Local poet has banner year

Published 10:32 pm Wednesday, January 9, 2013

Nathan Richardson accepts the National Arts and Humanities Youth Program Award for the Rise Program in Norfolk. From left are Sen. Kenneth C. Alexander, Richardson, and Rep. Bobby Scott. (Submitted)

It was a big year for Suffolk native and professional poet Nathan Richardson.

He finished a new book, which is set to be released this year. His Paint Me a Poem workshops have been recognized by the Peninsula Fine Arts Center and the 2012 Conference of the Virginia Association of Teachers of English. He continued to inspire poets at the Suffolk Art Gallery’s Poetry, Prose and Pizza gatherings.

But he is most proud of his accomplishments with helping young people.

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Richardson, who attended Mount Zion Elementary School and Forest Glen High School, was honored with the 2012 Move Maker Award by the Teens with a Purpose organization. He was honored as the coach of the Hampton Roads Youth Poets, a group of 13- to 19-year-olds who use poetry to have a positive influence on their peers throughout the community. The team also competes in the Brave New Voices International Poetry Slam.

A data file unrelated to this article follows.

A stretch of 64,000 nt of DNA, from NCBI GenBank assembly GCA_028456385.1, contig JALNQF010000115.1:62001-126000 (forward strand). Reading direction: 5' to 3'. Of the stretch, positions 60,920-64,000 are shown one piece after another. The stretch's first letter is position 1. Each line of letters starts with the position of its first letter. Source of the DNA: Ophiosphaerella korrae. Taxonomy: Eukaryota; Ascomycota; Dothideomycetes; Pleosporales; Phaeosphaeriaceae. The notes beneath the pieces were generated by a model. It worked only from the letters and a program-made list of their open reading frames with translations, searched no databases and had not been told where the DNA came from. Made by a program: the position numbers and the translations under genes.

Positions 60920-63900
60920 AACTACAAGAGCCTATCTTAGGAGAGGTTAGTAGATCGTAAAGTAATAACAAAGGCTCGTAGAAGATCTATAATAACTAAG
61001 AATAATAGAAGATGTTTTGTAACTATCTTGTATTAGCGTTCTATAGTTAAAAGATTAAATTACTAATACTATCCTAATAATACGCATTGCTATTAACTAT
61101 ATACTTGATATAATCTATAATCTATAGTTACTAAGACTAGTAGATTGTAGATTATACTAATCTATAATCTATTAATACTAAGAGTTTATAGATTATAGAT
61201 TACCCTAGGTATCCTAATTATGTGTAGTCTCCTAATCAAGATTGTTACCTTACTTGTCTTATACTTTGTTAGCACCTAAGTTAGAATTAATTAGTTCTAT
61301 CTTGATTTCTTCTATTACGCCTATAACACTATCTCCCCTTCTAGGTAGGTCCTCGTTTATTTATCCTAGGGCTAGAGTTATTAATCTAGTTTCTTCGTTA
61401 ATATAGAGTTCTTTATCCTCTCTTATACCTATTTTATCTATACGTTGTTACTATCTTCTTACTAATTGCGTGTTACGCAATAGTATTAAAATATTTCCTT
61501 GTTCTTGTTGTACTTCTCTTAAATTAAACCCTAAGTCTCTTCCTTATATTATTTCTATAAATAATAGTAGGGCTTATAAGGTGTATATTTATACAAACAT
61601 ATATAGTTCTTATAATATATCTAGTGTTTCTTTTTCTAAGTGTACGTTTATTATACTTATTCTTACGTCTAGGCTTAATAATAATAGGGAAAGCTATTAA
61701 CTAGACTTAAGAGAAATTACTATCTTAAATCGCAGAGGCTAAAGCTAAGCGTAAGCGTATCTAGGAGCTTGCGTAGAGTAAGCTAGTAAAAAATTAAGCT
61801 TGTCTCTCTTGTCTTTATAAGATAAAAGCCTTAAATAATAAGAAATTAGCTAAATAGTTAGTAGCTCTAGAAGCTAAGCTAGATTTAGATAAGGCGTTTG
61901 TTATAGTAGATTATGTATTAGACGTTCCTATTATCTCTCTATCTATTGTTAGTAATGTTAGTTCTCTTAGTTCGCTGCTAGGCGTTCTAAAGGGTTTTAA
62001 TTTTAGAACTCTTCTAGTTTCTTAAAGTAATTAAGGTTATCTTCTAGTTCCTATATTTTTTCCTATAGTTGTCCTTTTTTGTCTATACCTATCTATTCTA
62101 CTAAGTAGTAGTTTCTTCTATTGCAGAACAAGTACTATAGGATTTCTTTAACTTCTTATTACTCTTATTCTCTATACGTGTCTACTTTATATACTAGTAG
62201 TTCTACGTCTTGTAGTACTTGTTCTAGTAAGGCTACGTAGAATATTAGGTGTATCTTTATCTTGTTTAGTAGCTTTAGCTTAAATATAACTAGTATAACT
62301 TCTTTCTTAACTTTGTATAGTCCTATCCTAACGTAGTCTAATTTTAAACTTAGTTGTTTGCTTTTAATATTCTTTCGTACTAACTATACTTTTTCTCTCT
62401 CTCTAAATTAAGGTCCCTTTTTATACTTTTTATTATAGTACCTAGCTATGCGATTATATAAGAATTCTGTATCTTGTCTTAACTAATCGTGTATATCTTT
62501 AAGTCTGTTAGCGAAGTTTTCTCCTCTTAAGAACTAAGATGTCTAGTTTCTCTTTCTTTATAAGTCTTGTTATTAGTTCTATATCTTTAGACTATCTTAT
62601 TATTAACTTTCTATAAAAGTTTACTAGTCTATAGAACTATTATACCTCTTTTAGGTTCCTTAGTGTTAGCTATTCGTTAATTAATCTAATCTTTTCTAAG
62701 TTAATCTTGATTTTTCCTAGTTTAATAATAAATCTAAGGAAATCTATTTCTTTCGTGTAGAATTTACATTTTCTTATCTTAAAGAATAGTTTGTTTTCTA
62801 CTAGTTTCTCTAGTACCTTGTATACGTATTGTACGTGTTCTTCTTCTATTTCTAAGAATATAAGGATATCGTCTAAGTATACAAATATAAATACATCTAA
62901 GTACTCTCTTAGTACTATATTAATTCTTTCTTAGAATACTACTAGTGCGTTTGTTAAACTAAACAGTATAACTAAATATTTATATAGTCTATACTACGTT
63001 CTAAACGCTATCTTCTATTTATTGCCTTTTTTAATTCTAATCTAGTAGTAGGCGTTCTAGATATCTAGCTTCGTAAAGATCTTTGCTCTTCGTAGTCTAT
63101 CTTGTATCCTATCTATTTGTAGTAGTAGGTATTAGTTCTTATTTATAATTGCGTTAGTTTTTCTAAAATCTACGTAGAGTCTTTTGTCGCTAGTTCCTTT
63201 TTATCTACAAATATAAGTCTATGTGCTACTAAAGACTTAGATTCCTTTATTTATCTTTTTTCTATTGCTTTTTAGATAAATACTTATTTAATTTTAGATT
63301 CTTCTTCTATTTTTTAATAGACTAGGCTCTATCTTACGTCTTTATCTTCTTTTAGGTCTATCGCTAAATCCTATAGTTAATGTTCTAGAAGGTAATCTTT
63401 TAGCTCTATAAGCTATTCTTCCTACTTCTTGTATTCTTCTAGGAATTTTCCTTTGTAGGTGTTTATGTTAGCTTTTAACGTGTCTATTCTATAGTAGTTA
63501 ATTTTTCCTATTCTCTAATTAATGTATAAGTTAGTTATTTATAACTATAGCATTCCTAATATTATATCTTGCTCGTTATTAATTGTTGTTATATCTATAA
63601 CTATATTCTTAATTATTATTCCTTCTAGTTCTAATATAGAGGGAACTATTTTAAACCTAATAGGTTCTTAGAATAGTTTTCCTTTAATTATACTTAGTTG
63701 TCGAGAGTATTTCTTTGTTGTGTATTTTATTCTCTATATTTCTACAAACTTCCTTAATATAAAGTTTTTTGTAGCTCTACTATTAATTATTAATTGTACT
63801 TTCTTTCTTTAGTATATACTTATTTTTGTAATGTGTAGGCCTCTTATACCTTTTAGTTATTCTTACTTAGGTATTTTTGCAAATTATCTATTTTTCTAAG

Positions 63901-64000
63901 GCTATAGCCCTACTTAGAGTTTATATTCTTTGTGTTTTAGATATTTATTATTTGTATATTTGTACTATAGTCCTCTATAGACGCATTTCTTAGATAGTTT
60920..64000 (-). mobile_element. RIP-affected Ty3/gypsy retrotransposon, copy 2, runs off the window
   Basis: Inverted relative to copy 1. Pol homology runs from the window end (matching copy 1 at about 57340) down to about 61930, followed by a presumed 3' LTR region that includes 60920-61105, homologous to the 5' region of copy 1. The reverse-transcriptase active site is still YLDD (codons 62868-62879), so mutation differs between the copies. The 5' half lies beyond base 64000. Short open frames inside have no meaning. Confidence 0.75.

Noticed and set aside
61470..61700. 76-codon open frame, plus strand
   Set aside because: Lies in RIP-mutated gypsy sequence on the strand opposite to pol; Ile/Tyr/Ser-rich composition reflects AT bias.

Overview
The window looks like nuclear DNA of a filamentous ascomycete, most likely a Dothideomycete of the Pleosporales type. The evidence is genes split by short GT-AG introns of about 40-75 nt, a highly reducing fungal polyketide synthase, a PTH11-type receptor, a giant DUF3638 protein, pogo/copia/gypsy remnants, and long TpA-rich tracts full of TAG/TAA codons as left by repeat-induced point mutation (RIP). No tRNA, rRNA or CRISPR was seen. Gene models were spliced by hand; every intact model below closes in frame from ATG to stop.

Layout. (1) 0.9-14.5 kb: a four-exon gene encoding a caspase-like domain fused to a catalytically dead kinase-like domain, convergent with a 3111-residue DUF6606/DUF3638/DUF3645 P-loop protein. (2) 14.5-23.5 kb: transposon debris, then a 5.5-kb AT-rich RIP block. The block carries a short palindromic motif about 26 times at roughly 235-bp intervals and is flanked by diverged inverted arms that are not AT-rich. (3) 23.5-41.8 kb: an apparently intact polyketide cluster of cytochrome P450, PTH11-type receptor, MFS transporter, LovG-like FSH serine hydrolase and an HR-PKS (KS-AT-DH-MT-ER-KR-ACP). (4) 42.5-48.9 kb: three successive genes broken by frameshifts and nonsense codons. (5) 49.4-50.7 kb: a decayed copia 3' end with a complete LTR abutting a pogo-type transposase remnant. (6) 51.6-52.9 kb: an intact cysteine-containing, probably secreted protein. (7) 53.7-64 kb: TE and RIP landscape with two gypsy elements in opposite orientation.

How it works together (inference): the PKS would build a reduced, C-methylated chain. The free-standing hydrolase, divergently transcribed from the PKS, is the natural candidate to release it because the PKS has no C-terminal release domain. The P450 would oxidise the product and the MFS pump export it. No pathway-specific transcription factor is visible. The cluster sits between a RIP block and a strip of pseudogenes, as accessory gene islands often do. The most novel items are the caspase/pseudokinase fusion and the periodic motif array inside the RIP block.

“It’s a peer-led organization,” Richardson said. “Teens join and just express themselves creatively. We just try to guide them and shake their creativity.”

Al Roker, meteorologist on NBC’s Today Show, presented the award in November.

Another program Richardson is involved in also was honored recently. Richardson is the creative writing instructor at the Rise Program at the Crispus Attucks Cultural Center in Norfolk.

The after-school program was chosen from more than 350 nominations and 50 finalists for the 2012 National Arts and Humanities Youth Program Award, which is the highest honor such programs can receive in the United States.

Director Gail Easley, Richardson and others traveled to the White House to receive the honor from first lady Michelle Obama.

Richardson said he enjoys working with teens, because he can help give them opportunities he didn’t have.

“It’s fun to be able to freelance and work with kids,” he said.

Richardson also travels the state speaking to English and writing classes with the Young Artists of Virginia organization. He admits that all his poetry gigs combined don’t give him enough to live on — he also has a military pension.

But, asked how he makes a living being a poet, he says, “One doesn’t; the living makes the poet.”

For more information on Richardson, visit www.scpublishing.com.